How to Get Stains Out Of Linen

How to Wash and Remove Stains on Linen Clothes

The Spruce / Michela Buttignol

Linen clothes bring to mind the hot, humid tropics and the need for something lightweight that helps perspiration evaporate quickly. Think of Katherine Hepburn in "The African Queen" or Meryl Streep in "Out of Africa." Linen clothes and bedding are breathable and soften and become more comfortable with every wearing.

How to Wash Linen Clothes

Linen clothes are made from a natural fiber manufactured from the stem of the flax plant. After the threads are woven into the fabric, linen is sturdy and durable, moth-, bacteria- and perspiration-resistant. Unlike cotton, linen is weaker when wet and prone to abrasion and should be washed with care.

Always check the manufacturer's label first, but most linen clothes can be washed. Some structured garments such as lined coats and jackets may need to be professionally dry cleaned due to the inner fabrics and linings that help them hold their shape.

Washable linen garments should be turned inside out before washing to prevent surface fibers from breaking. The clothes can be hand-washed or machine-washed on the gentle cycle using warm or cold water for washing and rinsing in cold water.

Table linens often require a little different treatment because of their close contact with foods that can stain. Taking care of your linen will help make sure it lasts as long as possible.

checking the care tag on a linen garment

The Spruce / Letícia Almeida

Stain Removal on Linen Clothes

Stains should be treated before washing following the recommendations for specific stains. One, word of caution: If the linen has been dyed, some colors such as khaki may not be completely stable, and stain removal products can change the color. Always test a stain removal product on an inside seam or hem before treating the stain. Spread a dab of the stain remover on the seam and then rub with a cotton swab. If color transfers to the swab, don't use the product! Test and use another product instead.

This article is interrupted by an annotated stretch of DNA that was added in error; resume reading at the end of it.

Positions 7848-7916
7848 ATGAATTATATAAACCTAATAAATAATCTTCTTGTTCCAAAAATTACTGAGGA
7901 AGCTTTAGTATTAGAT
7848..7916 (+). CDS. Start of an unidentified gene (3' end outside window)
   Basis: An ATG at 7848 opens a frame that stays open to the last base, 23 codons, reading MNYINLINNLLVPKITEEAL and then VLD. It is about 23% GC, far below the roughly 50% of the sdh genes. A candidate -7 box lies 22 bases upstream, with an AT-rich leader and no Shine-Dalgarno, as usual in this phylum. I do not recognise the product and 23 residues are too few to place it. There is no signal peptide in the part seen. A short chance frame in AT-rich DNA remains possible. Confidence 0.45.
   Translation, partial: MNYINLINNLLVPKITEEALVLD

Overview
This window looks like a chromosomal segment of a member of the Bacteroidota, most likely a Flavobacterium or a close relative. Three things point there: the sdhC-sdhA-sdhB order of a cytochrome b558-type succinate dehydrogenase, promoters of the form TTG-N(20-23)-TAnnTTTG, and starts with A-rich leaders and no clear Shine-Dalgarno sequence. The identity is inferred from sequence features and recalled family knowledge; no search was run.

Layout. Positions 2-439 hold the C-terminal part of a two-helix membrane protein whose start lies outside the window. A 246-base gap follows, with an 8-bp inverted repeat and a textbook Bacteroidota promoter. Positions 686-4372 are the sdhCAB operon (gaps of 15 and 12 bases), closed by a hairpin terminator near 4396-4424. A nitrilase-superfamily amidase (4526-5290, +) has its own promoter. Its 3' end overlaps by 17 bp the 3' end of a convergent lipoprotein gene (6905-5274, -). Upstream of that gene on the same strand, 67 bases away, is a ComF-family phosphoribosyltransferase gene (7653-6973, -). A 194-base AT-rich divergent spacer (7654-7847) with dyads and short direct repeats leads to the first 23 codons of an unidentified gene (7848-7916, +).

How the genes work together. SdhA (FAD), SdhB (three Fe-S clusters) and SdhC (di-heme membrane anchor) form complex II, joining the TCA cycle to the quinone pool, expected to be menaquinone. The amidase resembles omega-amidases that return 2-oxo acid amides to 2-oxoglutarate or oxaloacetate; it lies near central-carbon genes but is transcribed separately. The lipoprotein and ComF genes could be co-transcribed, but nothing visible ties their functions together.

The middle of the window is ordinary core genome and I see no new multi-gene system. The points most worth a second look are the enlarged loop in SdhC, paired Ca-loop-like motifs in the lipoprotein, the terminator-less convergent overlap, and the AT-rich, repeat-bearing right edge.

Linen fibers can be weakened by chlorine bleach. Undiluted bleach should never be applied directly to the fabric, even if it is white. Diluted bleach solutions can be used safely on linen or cellulosic fibers for stain removal and whitening. However, even dilute solutions will weaken fibers causing them to rip and wear out if used too often.

How to Dry and Iron Linen Clothes

Linen garments should be air-dried or tumbled on medium heat in the dryer and removed while still slightly damp to avoid set-in wrinkles. Hang clothes immediately and allow them to finish air-drying.

Some people choose to never iron linen clothes and embrace the slightly rumpled look of the unironed linen fabric.

If you choose to iron linen, it is easier to iron linen garments while they are slightly damp. Always be sure to use the correct iron temperature setting when pressing linen. Extremely high temperatures when ironing can scorch linen fibers. The scorching or yellowing occurs as the fibers begin to burn. Burned fibers cannot be revived.

air-drying linen clothing

The Spruce / Letícia Almeida

History of Linen Garments

Many of the first clothes were made of linen fibers. Flax plants grow well throughout the Mediterranean and Central Asia. Early cloth makers discovered that if the flax plant is soaked in water for some time, the outer steam rots away and leaves the inner long, soft fibers underneath that can be woven into the fabric.

The finest fibers were used to create white fabric for tunics and cloths. Egyptian mummies were wrapped in this fine linen. Coarser fibers were woven into boat sails and fabric for grain sacks. When the Romans conquered Egypt, they began to dye the linen vivid colors. The Romans spread the use of linen throughout Europe and had factories built to keep up with their demand for linen for their armies.

It was during the 17th century that the beautiful Irish linen industry was established to avoid competition with England's wool fabrics. Early settlers to America brought flax seeds to plant in the New World so they could produce linen threads and fabrics. Linen was the predominate fabric until the mid-1800s when cotton production was thriving in the Southern states.

Flax is still grown throughout Europe, but there is no current commercial production of linen fabric in the United States. Most of our fabric is imported from other countries; with many considering Belgium linen as the highest quality.